For me, the most important factor in music is the writing, I don’t care how great a musician is, if what they are playing over isn’t well written, I’m just not interested. Assaf Kehati, a new young Israel born-NYC based jazz guitarist, is never going to have to worry about that problem. Right from the moment I heard him start to play the first track “Song for Saba” off his new “Naked” CD, I could tell he was both a great guitarist and composer. Song For Saba begins with a simple, almost prayerful pastoral theme that evokes the best of Bill Frisell’s “country-jazz” ballads or Metheny’s work with Charlie Haden. An utterly sing-able and memorable melody with subtle harmonic shifts going on underneath it, Assaf and bassist Ehud Ettun work with the harmony with delicate sensitivity. Kehati is part of that new breed of jazz guitarists that know the bebop vocabulary but came up through the post-bop people and have taken all of that and put it with world music, country music, and everything else and distilled it down into a new form of jazz that is uniquely their own. He has all the chops he needs, and all the musicality to just use them to service whatever the music need.
“Long Ago And Far Away” follows that and is one of three non-originals on the record. Kehati approaches the tune with a more intervallic way of handling the changes than a chromatics around chord tones bebop treatment. His inventive arrangement gives room for both a bass solo and a drum solo from Ronen Itzik, and they show that they are well matched to Assaf in approach. The title track “Naked” is again a thoughtful opening solo guitar intro, and then gets into an expansive and evocative slow groove with cymbal washes that reminded me of Metheny and Haden’s work together. Assaf’s soloing is melodic and builds as it goes and a backbeat starts, and the tune constantly grows until it returns to state the melody again and drive out into the night to it’s ending. Kehati shows his command of harmony once again in the beautiful intro to “Beneath The Almond Tree”, which he says evokes the feeling of being in the Israeli desert, which he captures in a driving 6/8 groove once the body of the tune begins. Itzik takes a very tabla-esque approach to his drums here, and Ettun plays a spirited bass solo to build towards Kehati’s solo, and then they move into a double time 4/4 swing. Assaf always keeps things interesting in how he develops his themes as he solos, there is the sense of hearing someone in total control of where the music is going at all times when you hear him play.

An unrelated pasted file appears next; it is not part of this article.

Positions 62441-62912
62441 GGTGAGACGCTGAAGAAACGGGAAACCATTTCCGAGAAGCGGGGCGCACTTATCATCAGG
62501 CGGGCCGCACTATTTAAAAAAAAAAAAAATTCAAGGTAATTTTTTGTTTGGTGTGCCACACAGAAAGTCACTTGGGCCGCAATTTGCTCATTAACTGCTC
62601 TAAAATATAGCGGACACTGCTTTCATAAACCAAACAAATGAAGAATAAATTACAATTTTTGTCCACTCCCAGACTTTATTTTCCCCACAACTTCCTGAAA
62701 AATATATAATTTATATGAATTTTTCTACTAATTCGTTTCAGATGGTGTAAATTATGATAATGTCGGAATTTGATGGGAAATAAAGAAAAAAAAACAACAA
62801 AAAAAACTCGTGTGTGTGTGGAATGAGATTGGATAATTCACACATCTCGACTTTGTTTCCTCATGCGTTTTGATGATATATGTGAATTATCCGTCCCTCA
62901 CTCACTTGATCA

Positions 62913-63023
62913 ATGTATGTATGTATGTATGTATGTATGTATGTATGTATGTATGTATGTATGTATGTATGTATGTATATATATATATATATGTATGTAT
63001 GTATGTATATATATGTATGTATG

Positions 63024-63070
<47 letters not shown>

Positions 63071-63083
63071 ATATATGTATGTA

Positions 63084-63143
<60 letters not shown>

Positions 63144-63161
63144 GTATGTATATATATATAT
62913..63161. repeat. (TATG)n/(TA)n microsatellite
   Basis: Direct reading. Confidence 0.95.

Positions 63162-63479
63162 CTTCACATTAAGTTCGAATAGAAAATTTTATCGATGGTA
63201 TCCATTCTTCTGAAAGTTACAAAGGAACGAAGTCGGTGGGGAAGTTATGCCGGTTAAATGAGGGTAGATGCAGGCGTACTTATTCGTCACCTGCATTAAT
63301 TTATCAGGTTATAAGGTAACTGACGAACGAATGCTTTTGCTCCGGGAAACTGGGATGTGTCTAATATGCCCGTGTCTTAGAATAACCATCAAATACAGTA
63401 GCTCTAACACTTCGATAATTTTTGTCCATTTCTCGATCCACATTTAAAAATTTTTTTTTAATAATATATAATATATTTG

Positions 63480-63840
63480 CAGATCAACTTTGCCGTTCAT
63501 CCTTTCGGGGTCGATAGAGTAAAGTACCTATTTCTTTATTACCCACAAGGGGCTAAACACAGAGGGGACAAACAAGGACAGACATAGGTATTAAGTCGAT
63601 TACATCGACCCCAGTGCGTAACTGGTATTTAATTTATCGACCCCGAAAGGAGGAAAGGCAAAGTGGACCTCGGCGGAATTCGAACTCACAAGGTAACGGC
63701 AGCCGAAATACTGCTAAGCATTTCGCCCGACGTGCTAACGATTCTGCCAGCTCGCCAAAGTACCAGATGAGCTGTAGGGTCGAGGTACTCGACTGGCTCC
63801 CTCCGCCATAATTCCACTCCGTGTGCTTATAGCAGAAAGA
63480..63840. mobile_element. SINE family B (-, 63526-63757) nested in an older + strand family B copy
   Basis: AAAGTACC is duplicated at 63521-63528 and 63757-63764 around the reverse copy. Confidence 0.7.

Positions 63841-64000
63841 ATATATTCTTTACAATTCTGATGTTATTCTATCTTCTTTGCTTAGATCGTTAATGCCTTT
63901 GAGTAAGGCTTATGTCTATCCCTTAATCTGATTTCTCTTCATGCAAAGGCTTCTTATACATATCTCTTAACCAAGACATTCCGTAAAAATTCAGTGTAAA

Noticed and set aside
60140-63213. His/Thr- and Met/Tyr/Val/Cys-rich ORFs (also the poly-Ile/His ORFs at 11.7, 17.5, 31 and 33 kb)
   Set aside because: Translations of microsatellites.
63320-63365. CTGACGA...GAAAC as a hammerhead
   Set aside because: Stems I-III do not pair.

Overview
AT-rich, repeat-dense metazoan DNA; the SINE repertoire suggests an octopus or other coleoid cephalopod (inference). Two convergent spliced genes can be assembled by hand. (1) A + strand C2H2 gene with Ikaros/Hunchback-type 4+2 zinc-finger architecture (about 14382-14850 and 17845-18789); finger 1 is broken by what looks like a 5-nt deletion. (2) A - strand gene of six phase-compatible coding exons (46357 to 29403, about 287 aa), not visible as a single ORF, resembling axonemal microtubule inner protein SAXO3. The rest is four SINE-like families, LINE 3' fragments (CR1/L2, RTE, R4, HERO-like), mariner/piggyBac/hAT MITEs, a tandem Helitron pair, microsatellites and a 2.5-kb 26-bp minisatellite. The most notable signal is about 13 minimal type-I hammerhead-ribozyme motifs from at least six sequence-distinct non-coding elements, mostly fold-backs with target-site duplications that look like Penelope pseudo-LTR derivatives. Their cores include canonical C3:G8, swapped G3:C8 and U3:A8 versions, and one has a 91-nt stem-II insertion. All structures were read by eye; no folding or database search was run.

“Someday My Prince Will Come” is the other standard on the record, and after a fresh treatment of the melody on the guitar, it goes right to a great bass solo from Ehud. Assaf’s solo is brooding and beautifully crafted, bringing Jim Hall’s best work to mind. “The Horse’s Flight” does give the image horses in the wild. Assaf gets into a “tour-de-force” solo here showing what he’s really got in term of getting loose on the harmony. He’s all over the guitar neck with a lot of wide interval playing over the fast rhumba-esque groove. He even plays some playful sort of “horse whinnies” to close the tune off. The Ornette Coleman altered blues form “When Will The Blues Leave” is a very cool Kehati arrangement of the tune. He starts with a double time swing feel and more of his very modern approach with his intervallic soloing, and then all of the sudden, gears are shifted and the band takes it to a slow blues – and then right back to the driving tempo – and back and forth for the rest of the tune – very hip. “Nathan Bo Rega” is sort of Middle Eastern groove in 7/8 that the band has a good time finding interesting ways to interplay together as a collective. The guitar and bass improvise a groove under a drum solo, and then come back to the melody and groove it out at a medium 4/4 swing slow burn. “Outro” is just that, a way to put a period on the stories that they have been telling up until then. It’s a solo piece for Assaf that recaps his thoughtful mood in the opening song, ending with a classical type two voiced passage with him keeping a high soprano pedal note sounding with a moving melody underneath to it’s resolution.
Overall, “Naked” is a very well crafted and thematic record for Assaf Kehati Trio. I am sure that such great writing, playing, and sensitivity will bring them a wide audience all over the world.
Doug Perkins www.jazzguitarsociety.com Los Angeles, CA
Buy the album and music sheets here: https://sites.google.com/site/aknaked/
Also check out videos and more at his website: http://www.assafkehati.com/